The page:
From 23andMe to Fitbits to smartphones, we live our lives in the light of a novel and ever-increasing set of information about our bodies, minds, habits, consumption, genes, etc. This information includes our present, past, and future—including our procreative future. Such information is ultimately filtered through various epistemic filters, from risk-assessment to copious implicit and explicit biases to often unreflective ideals of and assumptions about well-being. The implications for genomic information (look at the recent H.R. 1313 bill) in particular are momentous. I am very interested in what it means to have genomic responsibility and whether or not, and if so, in what way, the age of genomics marks a transformation in the human condition. I am currently thinking of this as a question of our infotality: the way in which we today experience both natality and mortality through probabilistic information about ourselves, others, and the world. Insofar as this information is judged via ableist, sexist, racist, cisgenderist, classist, and colonialist lenses, among others, we should be worried about the revolution we are already undergoing and which is rapidly changing the conditions of our world and the possibilities for engagement with it.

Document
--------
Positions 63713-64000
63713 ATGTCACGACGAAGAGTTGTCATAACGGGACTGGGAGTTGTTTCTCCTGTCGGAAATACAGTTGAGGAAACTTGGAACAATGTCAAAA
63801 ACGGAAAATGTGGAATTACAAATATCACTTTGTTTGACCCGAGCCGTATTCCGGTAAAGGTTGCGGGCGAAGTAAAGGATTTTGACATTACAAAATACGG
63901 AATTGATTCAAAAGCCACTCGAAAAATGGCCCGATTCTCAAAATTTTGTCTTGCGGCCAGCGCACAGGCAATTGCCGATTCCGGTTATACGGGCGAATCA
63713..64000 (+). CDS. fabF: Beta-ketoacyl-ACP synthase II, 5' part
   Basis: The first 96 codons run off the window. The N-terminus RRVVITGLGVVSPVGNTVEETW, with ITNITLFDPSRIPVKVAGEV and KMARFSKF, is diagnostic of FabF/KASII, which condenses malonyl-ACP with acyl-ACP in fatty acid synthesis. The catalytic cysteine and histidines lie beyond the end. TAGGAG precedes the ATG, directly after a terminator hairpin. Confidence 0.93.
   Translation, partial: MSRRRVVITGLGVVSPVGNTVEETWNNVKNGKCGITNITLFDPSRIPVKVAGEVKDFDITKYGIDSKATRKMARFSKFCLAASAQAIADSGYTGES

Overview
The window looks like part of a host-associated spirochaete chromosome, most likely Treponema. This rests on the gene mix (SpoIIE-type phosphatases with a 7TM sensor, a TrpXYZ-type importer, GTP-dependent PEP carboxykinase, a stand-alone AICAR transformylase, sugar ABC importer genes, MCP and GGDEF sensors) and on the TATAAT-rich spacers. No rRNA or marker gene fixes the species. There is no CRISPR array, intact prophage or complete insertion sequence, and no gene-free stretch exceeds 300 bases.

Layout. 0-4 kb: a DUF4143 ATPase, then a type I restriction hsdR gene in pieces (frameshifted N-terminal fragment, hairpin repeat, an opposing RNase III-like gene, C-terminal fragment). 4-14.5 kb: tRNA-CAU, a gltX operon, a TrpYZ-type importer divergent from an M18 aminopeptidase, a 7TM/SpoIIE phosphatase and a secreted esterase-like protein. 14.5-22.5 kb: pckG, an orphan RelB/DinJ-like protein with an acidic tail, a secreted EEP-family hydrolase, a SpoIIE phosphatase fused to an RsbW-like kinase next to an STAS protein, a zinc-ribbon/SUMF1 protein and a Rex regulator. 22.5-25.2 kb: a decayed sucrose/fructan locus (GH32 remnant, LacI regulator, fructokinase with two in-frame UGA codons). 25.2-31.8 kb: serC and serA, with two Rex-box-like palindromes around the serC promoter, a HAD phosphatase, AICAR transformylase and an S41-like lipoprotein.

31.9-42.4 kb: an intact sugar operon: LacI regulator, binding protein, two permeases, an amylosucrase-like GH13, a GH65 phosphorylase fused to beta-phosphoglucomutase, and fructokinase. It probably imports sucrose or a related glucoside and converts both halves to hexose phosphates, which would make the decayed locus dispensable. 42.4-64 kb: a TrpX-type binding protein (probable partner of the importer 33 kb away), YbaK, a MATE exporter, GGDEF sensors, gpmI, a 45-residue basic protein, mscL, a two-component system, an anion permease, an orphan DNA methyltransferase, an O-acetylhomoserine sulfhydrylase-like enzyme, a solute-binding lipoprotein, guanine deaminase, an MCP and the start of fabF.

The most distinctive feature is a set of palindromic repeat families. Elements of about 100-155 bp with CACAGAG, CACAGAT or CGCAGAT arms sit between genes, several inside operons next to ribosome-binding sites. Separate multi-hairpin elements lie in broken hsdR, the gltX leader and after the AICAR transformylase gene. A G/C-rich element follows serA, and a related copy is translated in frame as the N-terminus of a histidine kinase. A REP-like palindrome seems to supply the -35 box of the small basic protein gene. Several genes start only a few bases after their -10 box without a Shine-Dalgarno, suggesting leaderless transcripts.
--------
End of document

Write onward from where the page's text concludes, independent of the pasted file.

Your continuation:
Name a trait, skill or characteristic that you have that others may not know about.

I’m an ambivert. People who don’t know me well think I’m an extrovert because that’s how I’ve learned to/had to adapt. Let’s just say: I require a lot of solitary and inner-circle (re)charging. Due to a host of events over the course of my life (the details of which I’ll spare you), I am slow to trust others in contexts of gravity. My relationship to social interaction has been fundamentally shaped by a very complex network of caring relations that allowed my family to survive in a world that widely devalues care, dependency labor, interdependent trust, and disabled lives. Numerous times, my brother (among other family members) nearly died through commissions or omissions on the part of people who supposedly pledged to care for him. The value of his life for those who I thought cared about him—and me and my family—was thrown into question many times. This is part of what has drawn me to care ethics as a resource to think through the binding nature of some, often intimate relations and the curious lack with respect to a host of others.